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Dermatologic Manifestations of Generalized Lipodystrophy Clinical Presentation

  • Author: Camila K Janniger, MD; Chief Editor: Dirk M Elston, MD  more...
Updated: Jun 22, 2016


Two forms of generalized lipodystrophy exist, congenital and acquired, which have different clinical features.

Congenital generalized lipodystrophy

The diagnosis of generalized lipodystrophy often is obvious from birth because of the extraordinary lack of subcutaneous fat. Fat cells are present but are reduced in number and size and contain little fat. Anabolic features are observed at birth, with enlarged visceral organs. Toddlers may have a potentially dangerous hyperplasia of pharyngeal tonsils and adenoids. Lipodystrophy produces a distinctive facies.

A well-defined musculature with prominent superficial veins is one of the earliest manifestations.

Clitoral or penile hypertrophy has been evident at birth, but genitomegaly is not apparent after puberty.

The earliest skin manifestations include AN, eruptive xanthomas, hirsutism, and thick, tightly curled scalp hair that extends nearly to the eyebrows. Hirsutism of the face, neck arms, and legs may be observed at birth in some patients and tends to increase. No special growth of the pubic or axillary hair occurs.

All patients with Lawrence-Seip syndrome and lipodystrophy have AN to some degree. AN can diminish and disappear with puberty and is said to be prominent on the elbows, knees, and waist, as well as the more typical sites of the neck and axillae.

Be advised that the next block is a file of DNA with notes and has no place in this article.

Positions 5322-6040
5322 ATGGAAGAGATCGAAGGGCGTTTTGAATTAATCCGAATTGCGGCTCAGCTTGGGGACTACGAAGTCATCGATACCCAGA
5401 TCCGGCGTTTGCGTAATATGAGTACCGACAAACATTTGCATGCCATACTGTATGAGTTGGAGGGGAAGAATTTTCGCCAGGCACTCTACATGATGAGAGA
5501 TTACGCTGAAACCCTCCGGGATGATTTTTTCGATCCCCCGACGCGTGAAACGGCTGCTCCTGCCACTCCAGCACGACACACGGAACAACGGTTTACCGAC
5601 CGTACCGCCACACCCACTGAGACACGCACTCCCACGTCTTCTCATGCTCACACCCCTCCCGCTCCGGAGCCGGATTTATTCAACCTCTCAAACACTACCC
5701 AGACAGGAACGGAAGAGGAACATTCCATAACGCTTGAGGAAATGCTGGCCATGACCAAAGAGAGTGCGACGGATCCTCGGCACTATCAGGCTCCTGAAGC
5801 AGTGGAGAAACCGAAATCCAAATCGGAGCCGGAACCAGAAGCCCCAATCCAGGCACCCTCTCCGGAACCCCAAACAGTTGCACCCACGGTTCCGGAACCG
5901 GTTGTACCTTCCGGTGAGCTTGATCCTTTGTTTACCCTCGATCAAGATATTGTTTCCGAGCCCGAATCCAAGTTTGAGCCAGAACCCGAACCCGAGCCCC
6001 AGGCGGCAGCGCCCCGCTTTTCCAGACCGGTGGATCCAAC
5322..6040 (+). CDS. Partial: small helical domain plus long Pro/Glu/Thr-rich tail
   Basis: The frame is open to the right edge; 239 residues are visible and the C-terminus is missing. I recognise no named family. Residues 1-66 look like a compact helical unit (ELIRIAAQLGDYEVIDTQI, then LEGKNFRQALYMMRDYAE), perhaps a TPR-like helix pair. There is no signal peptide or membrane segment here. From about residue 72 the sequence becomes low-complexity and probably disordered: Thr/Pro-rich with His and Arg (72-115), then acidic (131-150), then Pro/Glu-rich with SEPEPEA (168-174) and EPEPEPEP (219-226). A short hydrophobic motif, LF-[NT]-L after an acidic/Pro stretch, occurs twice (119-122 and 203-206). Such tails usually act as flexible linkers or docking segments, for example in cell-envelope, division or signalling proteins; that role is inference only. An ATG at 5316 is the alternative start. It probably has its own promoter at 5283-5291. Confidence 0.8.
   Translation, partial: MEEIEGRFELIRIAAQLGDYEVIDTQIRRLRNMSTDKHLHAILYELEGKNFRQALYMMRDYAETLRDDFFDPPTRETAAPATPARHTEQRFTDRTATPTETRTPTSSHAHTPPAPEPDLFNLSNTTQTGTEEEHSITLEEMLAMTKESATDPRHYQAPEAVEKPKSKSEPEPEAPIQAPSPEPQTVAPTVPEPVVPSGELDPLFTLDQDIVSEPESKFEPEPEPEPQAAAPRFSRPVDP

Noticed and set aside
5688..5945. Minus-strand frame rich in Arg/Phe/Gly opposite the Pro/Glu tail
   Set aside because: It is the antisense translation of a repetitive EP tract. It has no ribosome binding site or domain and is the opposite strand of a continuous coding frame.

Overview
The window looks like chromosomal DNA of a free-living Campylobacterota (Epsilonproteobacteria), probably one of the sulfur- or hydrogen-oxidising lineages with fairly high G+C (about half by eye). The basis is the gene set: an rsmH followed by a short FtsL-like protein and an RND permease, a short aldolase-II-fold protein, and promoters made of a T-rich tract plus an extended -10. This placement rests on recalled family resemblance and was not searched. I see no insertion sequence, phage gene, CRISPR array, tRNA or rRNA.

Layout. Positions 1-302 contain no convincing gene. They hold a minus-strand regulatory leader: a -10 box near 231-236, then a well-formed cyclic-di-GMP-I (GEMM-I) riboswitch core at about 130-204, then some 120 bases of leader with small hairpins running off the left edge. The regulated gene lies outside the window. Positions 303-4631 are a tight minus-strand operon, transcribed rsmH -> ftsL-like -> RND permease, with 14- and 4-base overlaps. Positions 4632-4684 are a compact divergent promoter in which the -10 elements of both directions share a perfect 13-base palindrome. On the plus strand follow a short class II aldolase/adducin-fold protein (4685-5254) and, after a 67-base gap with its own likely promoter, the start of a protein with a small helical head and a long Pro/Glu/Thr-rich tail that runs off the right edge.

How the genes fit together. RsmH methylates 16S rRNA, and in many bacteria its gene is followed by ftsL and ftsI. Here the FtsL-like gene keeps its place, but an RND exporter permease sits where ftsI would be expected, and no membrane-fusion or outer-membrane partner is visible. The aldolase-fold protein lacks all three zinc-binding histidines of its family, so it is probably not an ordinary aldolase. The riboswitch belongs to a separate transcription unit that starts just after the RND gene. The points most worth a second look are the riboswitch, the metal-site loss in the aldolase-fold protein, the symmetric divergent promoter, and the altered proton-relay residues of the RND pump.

Acromegalic gigantism with advanced bone age and advanced dentition is an early and constant feature. The growth rate is most marked in the first 4 years, and these children may attain more than 90% of their adult growth within the first 10 years of life. Growth subsequently slows, and normal or short stature as adults usually is observed. Lipoatrophy does not affect female breast development at puberty, although females with this congenital lipodystrophy syndrome have a masculine habitus with marked muscularity.

Liver disease with fatty metamorphosis and cirrhosis is another constant feature, and hepatosplenomegaly tends to produce a markedly protuberant abdomen.

Childhood death due to massive GI bleeding has been reported frequently.

Diabetes mellitus usually begins in the teenage years. The diabetes is insulin resistant, and despite poor control of the diabetes, ketosis tends to be absent. Hyperlipemia usually precedes the diabetes.

An increased basal metabolic rate is a frequent finding.

Dilatation of the cerebral ventricular system has been described in most patients with generalized lipodystrophy. Intelligence may range from normal to subnormal.

Kidneys may be enlarged without apparent histologic cause, and renal failure may ensue.

Cardiomegaly frequently is observed with muscle hypertrophy and ventricular disfunction. Asymmetric hypertrophic cardiomyopathy has been described.[7]  Increased chamber size may be demonstrated on echocardiogram with a systolic ejection murmur. Peripheral artery stenosis may be associated with reduced exercise tolerance, cardiac murmurs, and, possibly, pulmonary hypertension. Occasionally, congenital anomalies of the heart, bones, and kidneys also are found. These patients have abnormal autonomic modulation, reflected by an increased heart rate and a pronounced reduction in heart rate variability.[8]

The presence of dental abnormalities such as talon cusps, macrodontia, and aberrant tooth morphology has been described.[9]